COLUMBIA — During his homily for the heritage celebration in Kingstree, Father Freddy Washington said he hoped to convey the importance and richness of the heritage of black Catholics in South Carolina and the important role they play.
“Right now in the church we have come to see the importance of our presence in terms of diversity,” he said. “In terms of the Catholic population in the U.S., black Catholics number about 2 million, but what we bring to the church is appreciated.”
Father Washington, a Congregation of the Holy Ghost Father, was born in Charleston and attended St. Patrick Church. He has been a priest for 14 years, and is currently assigned to two churches in Chicago.
In a telephone interview with The Miscellany, Father Washington said the event in Kingstree reflected the special experience of the black Catholic community in South Carolina, and was also special for him.
“It was truly a homecoming for me, and for the crowd as a whole I wanted to convey the whole notion of reconnecting and being connected,” he said. “We had the bishop there as the father figure, we had patriarchs and matriarchs of parishes together. It was like a family reunion, a chance to reflect on who we are as black people and who we are as Catholics.”
He said many people do not realize the long, rich history of black Catholics in South Carolina. He said it is important for present-day members of the black Catholic community in the state to remember the struggles their spiritual forebears experienced with slavery and discrimination and with the preservation of their faith.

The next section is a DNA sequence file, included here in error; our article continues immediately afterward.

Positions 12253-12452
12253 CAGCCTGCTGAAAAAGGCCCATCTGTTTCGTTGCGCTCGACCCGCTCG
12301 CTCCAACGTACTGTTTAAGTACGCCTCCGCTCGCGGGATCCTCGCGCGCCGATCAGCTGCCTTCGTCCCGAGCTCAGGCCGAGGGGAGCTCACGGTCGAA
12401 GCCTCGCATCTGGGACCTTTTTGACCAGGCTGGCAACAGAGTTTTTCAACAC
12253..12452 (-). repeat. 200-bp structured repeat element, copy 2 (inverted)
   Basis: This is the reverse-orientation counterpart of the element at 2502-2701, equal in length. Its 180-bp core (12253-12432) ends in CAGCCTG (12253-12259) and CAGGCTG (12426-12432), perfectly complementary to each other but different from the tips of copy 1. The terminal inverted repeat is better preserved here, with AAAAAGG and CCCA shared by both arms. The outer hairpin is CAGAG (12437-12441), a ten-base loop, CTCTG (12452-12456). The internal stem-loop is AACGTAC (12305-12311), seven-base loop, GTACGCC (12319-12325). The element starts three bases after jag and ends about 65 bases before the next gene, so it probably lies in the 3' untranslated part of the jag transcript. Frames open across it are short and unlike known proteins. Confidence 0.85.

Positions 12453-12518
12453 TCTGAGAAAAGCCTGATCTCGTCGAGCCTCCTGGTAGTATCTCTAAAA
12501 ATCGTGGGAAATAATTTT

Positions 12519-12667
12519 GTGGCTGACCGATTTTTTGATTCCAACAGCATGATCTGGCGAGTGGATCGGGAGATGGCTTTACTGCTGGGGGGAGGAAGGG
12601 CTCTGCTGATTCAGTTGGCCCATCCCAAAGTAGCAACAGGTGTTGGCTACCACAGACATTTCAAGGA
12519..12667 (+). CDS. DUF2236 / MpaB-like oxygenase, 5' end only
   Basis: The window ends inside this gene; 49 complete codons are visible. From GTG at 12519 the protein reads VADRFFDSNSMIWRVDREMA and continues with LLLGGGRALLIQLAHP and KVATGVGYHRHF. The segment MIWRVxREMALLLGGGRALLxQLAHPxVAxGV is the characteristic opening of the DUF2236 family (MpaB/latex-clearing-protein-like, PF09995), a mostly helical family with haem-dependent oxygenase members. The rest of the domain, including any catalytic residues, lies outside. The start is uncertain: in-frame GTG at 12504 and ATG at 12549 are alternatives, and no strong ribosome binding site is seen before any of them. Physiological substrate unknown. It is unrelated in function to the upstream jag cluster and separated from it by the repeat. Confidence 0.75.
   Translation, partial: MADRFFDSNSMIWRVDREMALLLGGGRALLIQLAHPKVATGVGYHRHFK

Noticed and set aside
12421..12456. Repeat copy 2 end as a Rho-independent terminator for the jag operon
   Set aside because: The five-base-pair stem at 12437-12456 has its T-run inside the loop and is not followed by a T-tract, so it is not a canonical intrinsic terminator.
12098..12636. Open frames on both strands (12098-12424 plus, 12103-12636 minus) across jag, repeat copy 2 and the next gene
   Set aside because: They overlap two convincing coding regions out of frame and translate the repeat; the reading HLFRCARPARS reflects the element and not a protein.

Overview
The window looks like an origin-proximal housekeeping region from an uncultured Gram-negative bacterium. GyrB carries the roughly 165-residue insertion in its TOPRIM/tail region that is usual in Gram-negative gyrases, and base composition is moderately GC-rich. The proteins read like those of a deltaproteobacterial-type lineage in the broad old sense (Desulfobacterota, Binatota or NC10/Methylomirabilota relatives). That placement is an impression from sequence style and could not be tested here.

“We have a big history in South Carolina, especially with all the plantations in the Lowcountry,” he said. “I tell people to remember that there were black people in this state who died to remain Catholic.”
This was evident to him growing up in Charleston and attending St. Patrick and seeing other historically black Catholic churches there, such as the now-defunct St. Peter Claver.
He said it’s important for black Catholics today to remember the importance of ecumenism, especially because many of them come from families or communities that are predominantly Protestant.
“In my family, for instance, my mother and I were the only Catholics,” he said. “When we speak of black Catholics we need to remember that within their family units, they frequently have people who come predominantly from an A.M.E. (African Methodist Episcopal) or Baptist background. Ecumenism needs to be very important to us in that sense.”
Father Washington said developing strong leaders in the black Catholic community is one important way to encourage young black Catholics in their faith and to urge some who have left the church to return.
“When I grew up, the first black priest I knew was Father Figaro in Charleston, and it was through the constant witness of people like him in those positions that I learned okay, I can do this too,” he said. “Seeing other black Catholics become leaders is important for today’s young people.”
Father Washington said he would like those who heard him in Kingstree and everyone in the Catholic community to remember a second theme he says is central to his perspective on life and ministry.
“Remember, nothing is impossible with God,” he said. “Through him, possibilities exist beyond what we can see in our daily lives.”